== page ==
Nanny On A Mission

(The New York Times) Sue Downey was standing before a packed room in Midtown recently, extolling the benefits of cotton balls.

“The most fun you will ever have with a 7-year-old is a cotton ball, a straw and a wood floor,” she said, telling the 90 nannies in the audience to use the straw to blow the ball from one end of the room to the other. “Now, introduce a stopwatch to the game, and they can also practice telling time.”

The Saturday seminar, which covered topics like early-childhood development, résumé building and mental health, was the brainchild of Alene Mathurin, a nanny and organizer. After the presentation by Ms. Downey, a nanny in Philadelphia, Ms. Mathurin took the microphone.

“I want you to stand up and close your eyes,” Ms. Mathurin said in her singsong Caribbean accent. “I want you to picture yourself exactly how you see yourself, and I want to tell you some things about yourself. “I want you to know that you are beautiful. I want you to know that you are enough.” Some of the nannies called out in agreement. “I want you to know that you are all woman. And while you are doing this, I want you to exhale.”

Ms. Mathurin, 43, is the founder of My Nanny Circle, a grass-roots group that focuses on the training and empowerment of caregivers. The organization is not political, but on this particular Saturday, it was impossible to ignore the events that had unfolded in Washington the day before. President Trump had signed an executive order curtailing immigration, and anxieties were high. According to the Economic Policy Institute, a research organization in Washington, about 38 percent of nannies in New York State are non-naturalized immigrants.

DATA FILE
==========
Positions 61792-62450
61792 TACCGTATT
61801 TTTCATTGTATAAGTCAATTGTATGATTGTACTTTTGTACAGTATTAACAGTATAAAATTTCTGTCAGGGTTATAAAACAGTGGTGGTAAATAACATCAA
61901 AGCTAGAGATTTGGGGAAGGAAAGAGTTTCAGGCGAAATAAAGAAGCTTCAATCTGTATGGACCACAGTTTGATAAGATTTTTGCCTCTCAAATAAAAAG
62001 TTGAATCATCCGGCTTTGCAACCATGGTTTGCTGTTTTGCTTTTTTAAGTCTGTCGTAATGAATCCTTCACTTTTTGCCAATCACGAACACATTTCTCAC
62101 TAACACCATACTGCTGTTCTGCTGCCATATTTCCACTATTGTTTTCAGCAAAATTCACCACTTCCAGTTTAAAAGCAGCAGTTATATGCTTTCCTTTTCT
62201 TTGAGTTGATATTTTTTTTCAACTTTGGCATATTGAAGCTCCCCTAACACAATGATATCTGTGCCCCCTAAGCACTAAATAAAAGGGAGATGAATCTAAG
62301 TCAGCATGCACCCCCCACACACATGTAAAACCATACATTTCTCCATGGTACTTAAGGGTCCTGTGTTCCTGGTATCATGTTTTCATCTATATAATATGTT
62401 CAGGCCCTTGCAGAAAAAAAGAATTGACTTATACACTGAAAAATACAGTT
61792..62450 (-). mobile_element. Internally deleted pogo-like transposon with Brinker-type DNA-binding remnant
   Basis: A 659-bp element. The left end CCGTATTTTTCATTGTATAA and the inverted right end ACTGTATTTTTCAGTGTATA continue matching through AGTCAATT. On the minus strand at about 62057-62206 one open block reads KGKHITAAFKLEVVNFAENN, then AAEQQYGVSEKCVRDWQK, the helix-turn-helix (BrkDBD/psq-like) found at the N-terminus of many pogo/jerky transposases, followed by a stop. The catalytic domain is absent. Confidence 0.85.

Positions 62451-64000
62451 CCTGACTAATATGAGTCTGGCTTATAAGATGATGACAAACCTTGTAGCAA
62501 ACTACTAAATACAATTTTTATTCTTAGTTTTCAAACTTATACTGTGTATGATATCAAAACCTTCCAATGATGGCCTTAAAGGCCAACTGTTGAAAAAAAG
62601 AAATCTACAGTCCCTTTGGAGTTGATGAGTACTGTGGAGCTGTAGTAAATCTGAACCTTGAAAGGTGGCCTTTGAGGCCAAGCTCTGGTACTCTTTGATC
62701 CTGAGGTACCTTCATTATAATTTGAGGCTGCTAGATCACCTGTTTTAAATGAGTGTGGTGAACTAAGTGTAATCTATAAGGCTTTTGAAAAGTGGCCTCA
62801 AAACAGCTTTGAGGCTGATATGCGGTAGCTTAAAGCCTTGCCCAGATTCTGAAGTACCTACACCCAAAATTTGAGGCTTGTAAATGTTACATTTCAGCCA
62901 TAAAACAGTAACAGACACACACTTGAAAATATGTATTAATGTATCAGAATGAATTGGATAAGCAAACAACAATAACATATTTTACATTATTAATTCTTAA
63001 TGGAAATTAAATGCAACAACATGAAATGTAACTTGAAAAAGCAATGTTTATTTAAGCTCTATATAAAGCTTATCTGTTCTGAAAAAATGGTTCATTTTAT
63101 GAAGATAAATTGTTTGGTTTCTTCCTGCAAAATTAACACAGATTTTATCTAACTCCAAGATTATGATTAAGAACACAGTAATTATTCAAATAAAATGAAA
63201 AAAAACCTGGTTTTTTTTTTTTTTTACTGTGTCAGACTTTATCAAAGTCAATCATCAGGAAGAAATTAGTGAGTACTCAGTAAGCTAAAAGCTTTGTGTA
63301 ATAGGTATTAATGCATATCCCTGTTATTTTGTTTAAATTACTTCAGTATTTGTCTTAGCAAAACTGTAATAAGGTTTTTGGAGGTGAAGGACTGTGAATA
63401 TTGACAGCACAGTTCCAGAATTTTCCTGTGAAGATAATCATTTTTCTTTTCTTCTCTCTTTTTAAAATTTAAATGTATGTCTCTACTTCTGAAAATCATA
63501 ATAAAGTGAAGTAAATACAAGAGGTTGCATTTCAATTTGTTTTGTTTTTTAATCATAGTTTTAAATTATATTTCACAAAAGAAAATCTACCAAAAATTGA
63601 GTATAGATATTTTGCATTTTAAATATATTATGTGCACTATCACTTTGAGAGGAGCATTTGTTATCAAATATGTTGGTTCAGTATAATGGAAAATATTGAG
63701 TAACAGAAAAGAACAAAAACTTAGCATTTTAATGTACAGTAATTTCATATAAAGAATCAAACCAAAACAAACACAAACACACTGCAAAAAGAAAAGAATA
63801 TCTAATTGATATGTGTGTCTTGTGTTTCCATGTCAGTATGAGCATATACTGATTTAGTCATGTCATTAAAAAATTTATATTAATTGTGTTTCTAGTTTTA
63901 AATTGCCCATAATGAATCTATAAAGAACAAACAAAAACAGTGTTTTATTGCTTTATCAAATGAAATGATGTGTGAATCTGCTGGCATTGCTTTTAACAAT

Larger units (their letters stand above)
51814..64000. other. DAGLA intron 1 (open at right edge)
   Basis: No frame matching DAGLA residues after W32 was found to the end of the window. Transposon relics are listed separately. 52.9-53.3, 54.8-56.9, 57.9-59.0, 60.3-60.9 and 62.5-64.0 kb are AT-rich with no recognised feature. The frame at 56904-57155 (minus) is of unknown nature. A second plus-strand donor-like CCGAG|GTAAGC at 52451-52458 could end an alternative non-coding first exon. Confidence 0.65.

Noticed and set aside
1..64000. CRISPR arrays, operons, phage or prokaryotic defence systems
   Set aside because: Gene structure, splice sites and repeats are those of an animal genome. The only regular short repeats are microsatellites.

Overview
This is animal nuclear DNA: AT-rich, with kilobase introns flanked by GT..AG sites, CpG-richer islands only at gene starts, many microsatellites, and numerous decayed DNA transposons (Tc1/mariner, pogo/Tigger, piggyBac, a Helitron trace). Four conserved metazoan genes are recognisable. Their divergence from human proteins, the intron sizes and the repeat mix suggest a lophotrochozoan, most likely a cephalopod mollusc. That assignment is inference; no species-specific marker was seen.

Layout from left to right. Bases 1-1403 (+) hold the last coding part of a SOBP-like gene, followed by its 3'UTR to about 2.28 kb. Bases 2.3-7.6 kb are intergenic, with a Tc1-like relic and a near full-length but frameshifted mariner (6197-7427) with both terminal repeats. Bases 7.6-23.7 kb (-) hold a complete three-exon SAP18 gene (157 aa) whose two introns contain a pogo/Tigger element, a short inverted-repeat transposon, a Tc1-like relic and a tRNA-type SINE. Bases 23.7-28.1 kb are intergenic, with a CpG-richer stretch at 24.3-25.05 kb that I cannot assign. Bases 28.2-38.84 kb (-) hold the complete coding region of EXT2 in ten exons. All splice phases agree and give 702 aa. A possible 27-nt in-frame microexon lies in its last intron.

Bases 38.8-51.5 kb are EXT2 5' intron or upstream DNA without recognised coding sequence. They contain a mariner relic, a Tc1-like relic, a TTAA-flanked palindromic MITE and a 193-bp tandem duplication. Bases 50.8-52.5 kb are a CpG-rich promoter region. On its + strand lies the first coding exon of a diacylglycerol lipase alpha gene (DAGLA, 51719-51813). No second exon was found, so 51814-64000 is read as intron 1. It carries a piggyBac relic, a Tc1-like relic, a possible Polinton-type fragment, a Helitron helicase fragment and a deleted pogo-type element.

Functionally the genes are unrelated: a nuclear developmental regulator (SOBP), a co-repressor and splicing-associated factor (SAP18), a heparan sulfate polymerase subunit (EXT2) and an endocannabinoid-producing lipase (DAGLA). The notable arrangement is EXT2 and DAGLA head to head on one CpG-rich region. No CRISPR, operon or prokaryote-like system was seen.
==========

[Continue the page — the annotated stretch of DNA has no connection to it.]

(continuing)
Chasing Waldorf's History as it Becomes History Itself

(The New York Times) The Waldorf Astoria hotel in Manhattan is known for its grand public spaces, such as its two-tiered ballroom and vast lobby. But upstairs, in a windowless corner of the hotel’s administrative offices, Deidre Dinnigan toils in a cramped room not much larger than a closet. Ms. Dinnigan, the hotel’s archivist, is responsible for cataloging and researching more than 4,000 objects, from filigreed brass room numbers to yellowing advertisements from the 1950s.

“I love what I do,” Ms. Dinnigan said during a recent interview, her tall frame squeezed between a table obscured by books and a tower of filing cabinets. A mannequin dressed in an old bellhop uniform was stationed where her desk chair would normally go. “I believe I would throw myself into any field,” she said, “but there is something about the Waldorf, especially if you love New York and social history.”



Deidre Dinnigan has been working at the Waldorf Astoria as the hotel’s archivist for over a year. CreditAlex Wroblewski/The New York Times

How Fredrik Eklund, Broker and Reality TV Star, Spends His Sundays